George Gurdjieff, a Russian philosopher-mystic noted that if
you set an alarm clock at night in order to get up early to get
some work done, who you are in the morning when the alarm goes
off is quite different from who you were the night before. In the
morning you might even say, "Who the %(*@! set that alarm clock?"
A moment's reflection will show you that you play many roles in
the course of a day ... and that WHO YOU ARE from moment to moment
changes. There is the angry you, and the kind you, the lazy you,
the lustful you -- hundreds of different you's. Gurdjieff points
out that sometimes one "you" does something for which all the other
"you's" must pay for years or possibly for the rest of this life.
Each of these "you's" reflects an identification with a desire,
or a feeling, or a thought. If, as we have seen, the work is to
break these identifications, we can WORK effectively throughout each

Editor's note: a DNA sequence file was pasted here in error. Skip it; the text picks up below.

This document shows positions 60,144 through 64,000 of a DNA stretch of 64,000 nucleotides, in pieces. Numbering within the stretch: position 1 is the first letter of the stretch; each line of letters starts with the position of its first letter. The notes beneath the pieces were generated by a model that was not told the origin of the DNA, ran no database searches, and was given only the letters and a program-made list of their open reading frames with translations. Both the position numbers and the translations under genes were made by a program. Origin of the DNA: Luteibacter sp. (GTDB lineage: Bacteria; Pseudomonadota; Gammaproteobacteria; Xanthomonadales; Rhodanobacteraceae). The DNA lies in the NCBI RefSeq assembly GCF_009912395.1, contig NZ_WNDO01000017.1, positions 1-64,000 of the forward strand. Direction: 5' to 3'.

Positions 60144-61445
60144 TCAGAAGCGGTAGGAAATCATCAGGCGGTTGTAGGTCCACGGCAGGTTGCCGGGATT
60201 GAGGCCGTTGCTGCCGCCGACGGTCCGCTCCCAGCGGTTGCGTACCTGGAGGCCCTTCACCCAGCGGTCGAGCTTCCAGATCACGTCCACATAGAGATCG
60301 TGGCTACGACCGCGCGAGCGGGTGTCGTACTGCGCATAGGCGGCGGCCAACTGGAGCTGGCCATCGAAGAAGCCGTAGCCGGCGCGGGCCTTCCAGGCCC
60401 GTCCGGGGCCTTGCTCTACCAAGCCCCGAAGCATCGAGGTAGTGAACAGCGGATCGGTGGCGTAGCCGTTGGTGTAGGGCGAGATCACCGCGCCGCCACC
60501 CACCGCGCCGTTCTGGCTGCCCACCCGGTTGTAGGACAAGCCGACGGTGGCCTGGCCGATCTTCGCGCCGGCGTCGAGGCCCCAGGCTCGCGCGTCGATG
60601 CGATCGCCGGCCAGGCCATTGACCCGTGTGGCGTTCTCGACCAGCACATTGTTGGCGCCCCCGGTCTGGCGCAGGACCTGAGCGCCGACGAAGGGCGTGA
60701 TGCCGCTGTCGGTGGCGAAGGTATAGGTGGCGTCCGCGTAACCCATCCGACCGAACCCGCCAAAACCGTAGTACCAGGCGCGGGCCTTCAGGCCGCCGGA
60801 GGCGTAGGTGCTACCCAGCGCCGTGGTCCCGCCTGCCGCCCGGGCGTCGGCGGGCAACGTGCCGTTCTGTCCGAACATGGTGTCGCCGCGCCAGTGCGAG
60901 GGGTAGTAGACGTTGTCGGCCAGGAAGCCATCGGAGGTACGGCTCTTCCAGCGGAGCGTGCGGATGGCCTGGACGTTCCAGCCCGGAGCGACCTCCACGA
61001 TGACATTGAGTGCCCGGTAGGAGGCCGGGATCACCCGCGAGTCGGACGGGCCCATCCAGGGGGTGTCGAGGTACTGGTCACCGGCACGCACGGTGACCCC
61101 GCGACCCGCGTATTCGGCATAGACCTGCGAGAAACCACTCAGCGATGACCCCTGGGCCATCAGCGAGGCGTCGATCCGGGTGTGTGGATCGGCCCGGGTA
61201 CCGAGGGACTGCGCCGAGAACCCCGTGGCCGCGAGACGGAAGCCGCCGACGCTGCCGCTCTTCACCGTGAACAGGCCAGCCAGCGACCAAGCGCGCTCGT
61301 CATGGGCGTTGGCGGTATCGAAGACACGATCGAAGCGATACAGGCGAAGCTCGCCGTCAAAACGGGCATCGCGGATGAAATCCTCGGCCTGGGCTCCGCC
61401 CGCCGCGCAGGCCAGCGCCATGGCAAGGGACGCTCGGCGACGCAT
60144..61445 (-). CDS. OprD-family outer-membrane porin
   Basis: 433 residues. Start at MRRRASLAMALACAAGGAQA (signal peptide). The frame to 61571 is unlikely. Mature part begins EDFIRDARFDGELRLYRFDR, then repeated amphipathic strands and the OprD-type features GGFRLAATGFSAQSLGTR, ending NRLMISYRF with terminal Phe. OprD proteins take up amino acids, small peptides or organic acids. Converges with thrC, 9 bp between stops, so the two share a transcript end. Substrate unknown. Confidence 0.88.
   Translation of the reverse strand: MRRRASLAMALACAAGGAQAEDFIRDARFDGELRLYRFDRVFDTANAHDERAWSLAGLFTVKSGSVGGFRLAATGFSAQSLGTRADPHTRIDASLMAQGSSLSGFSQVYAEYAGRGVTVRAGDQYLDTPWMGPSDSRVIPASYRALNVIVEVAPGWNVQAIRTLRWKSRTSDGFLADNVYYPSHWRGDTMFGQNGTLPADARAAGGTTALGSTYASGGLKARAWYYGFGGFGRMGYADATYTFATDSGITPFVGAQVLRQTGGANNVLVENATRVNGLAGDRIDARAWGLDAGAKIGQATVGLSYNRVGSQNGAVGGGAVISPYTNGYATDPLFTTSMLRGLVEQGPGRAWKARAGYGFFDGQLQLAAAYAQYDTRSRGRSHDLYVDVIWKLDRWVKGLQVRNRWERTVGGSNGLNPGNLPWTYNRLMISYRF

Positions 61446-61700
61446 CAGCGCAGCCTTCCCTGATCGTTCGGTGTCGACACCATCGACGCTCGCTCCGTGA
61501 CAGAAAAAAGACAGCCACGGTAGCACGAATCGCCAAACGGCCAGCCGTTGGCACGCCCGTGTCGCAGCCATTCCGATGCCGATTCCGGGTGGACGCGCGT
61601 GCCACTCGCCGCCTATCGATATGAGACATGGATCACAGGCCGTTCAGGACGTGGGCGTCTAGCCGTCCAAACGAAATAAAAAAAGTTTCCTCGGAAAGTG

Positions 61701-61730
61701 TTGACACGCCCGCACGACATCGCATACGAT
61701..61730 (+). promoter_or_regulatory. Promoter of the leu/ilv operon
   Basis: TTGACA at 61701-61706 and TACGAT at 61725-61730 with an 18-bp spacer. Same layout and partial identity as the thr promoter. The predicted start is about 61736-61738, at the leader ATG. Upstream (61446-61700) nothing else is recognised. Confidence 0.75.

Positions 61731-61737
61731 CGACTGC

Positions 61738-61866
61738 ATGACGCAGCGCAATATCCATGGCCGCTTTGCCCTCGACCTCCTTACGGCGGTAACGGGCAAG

day by making each of these "you's" objects, i.e., by breaking the
identification with each of them. This is not so easy. [...]
There is one technique which is known as adopting the role of
the witness -- and holding onto that role -- ultimately, to the
exclusion of all roles. [...] The witness is not evaluative.
It does not judge your actions. It merely notes them. [...]
This point is important. Most of the time the inner voices of most
people are continually evaluative. "I'm good for doing this" or
"I'm bad for doing that." You must make that evaluative role an
object of contemplation as well. Keep in mind that the witness
does not care whether you become enlightened or not. It merely
notes how it all is.
-- Ram Daas, in "Be Here Now"
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